Elizabeth Finkel & Belinda Smith:
China and India plan to build more than 1600 new coal-fired power plants between them by 2030, according to the online Global Coal Plant tracker.
(p 82)

[The Chinese ultra-supercritical] plants are designed to scrub air pollutants, not CO2.
But they are more efficient than standard coal plants, and reduce CO2 emissions by 30%.
(p 55)

CarbonNet was conceived in 2008 [by the Victorian state government] to connect CO2 emissions from coal-fired power stations [and] oil and gas fields to an offshore geological deposit capable of storing at least 20 billion tonnes of CO2.
When Australia repealed the carbon price the project did not advance.
(Can We Bury the Problem?, Cosmos, Feb-Mar 2016, p 54)

Scenarios that are likely to maintain warming at below 2°C include
  • more rapid improvements in energy efficiency and
  • a tripling to nearly a quadrupling of the share of zero- and low-carbon energy supply from renewable energy, nuclear energy and fossil energy with carbon dioxide capture and storage (CCS), or bioenergy with CCS (BECCS) by the year 2050.
(AR5 Synthesis Report — Longer Version, 1 November, 2014, p 39)

Electricity, industrial emissions and transport deliver 40 to 75% of cost-effective national abatement by 2050 (assuming successful deployment of carbon capture and storage technologies) …
Modelling confirms that successful global deployment of carbon capture and storage has a crucial role in limiting the rise in global average temperature to 2°C.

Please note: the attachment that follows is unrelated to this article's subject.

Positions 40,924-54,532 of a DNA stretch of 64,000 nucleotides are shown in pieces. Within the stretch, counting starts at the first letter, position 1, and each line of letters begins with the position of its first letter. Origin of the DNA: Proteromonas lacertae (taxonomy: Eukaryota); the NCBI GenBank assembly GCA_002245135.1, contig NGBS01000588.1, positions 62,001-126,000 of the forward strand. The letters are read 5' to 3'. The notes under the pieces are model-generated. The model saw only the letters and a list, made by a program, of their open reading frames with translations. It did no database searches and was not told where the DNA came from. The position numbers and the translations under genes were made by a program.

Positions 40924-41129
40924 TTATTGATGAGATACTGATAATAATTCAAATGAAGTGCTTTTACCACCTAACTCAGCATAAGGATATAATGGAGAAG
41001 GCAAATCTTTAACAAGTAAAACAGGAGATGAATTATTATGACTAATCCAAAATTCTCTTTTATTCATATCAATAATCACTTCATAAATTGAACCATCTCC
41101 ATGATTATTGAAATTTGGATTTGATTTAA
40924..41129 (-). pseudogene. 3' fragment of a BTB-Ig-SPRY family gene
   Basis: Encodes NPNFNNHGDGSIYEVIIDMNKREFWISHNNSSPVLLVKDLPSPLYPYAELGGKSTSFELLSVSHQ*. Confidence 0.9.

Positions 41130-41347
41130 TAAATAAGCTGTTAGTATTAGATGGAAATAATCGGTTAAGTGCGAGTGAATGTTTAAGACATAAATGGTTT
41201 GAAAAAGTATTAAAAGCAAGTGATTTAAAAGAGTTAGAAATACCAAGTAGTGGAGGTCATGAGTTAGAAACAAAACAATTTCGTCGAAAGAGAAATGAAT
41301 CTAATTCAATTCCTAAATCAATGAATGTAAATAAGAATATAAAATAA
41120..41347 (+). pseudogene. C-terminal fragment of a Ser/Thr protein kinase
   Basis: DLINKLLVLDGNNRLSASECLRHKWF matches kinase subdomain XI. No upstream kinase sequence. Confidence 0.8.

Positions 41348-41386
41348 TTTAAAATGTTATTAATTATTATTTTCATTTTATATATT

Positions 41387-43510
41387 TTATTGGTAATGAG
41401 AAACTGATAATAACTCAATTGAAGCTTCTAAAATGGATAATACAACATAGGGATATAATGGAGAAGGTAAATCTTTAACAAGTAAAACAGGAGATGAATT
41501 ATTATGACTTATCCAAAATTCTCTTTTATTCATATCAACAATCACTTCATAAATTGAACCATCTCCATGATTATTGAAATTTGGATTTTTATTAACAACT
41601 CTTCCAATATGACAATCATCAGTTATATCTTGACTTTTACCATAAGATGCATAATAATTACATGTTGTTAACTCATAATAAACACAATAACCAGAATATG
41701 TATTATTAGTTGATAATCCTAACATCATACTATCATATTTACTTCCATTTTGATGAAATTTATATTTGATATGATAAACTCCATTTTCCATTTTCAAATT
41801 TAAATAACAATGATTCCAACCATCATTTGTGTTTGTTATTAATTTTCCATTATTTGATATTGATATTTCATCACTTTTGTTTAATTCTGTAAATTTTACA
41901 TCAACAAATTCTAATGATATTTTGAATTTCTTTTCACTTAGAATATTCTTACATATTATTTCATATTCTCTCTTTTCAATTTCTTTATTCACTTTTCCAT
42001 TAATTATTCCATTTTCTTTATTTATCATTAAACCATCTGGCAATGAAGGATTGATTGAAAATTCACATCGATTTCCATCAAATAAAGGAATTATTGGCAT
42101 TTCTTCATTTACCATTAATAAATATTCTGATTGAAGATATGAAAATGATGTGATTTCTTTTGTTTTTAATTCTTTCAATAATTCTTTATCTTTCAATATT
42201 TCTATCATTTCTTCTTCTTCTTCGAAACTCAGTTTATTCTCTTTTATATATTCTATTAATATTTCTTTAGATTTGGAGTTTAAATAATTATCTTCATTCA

(Australian National Outlook, October, 2015, p 25)

George Marshall:
There are currently eight large-scale CCS projects and eight more under construction …
[We] will need sixteen thousand more plants … to deal with current emissions [and] another thousand plants [per year] to keep up with the annual increase [in emissions.]
(Don't Even Think About It, 2014, p 179, emphasis added)

Of the 22 demonstration [clean coal] projects funded by the US Department of Energy since 2003, none are in operation as of February 2017, having been abandoned or delayed due to capital budget overruns or discontinued because of excessive operating expenses. (Coal pollution mitigation, 19 February 2017)

Costs and Potential

In most scenarios for stabilization of atmospheric greenhouse gas concentrations between 450 and 750 ppmv CO2 and in a least-cost portfolio of mitigation options, the economic potential of CCS would amount to 220-2,200 GtCO2 (60–600 GtC) cumulatively, which would mean that CCS contributes 15–55% to the cumulative mitigation effort worldwide until 2100, averaged over a range of baseline scenarios.
It is likely that the technical potential for geological storage is sufficient to cover the high end of the economic potential range, but for specific regions, this may not be true. …

For CCS to achieve such an economic potential, several hundreds to thousands of CO2 capture systems would need to be installed over the coming century, each capturing some 1–5 MtCO2 per year.

The actual implementation of CCS, as for other mitigation options, is likely to be lower than the economic potential due to factors such as
  • environmental impacts,
  • risks of leakage and
  • the lack of a clear legal framework or public acceptance. …

[The] inclusion of CCS in a mitigation portfolio is found to reduce the costs of stabilizing CO2 concentrations by 30% or more.
(p 12, emphasis added)

Three industrial-scale storage projects are [presently] in operation:
  • the Sleipner project in an offshore saline formation in Norway,
  • the Weyburn [Enhanced Oil Recovery] project in Canada, and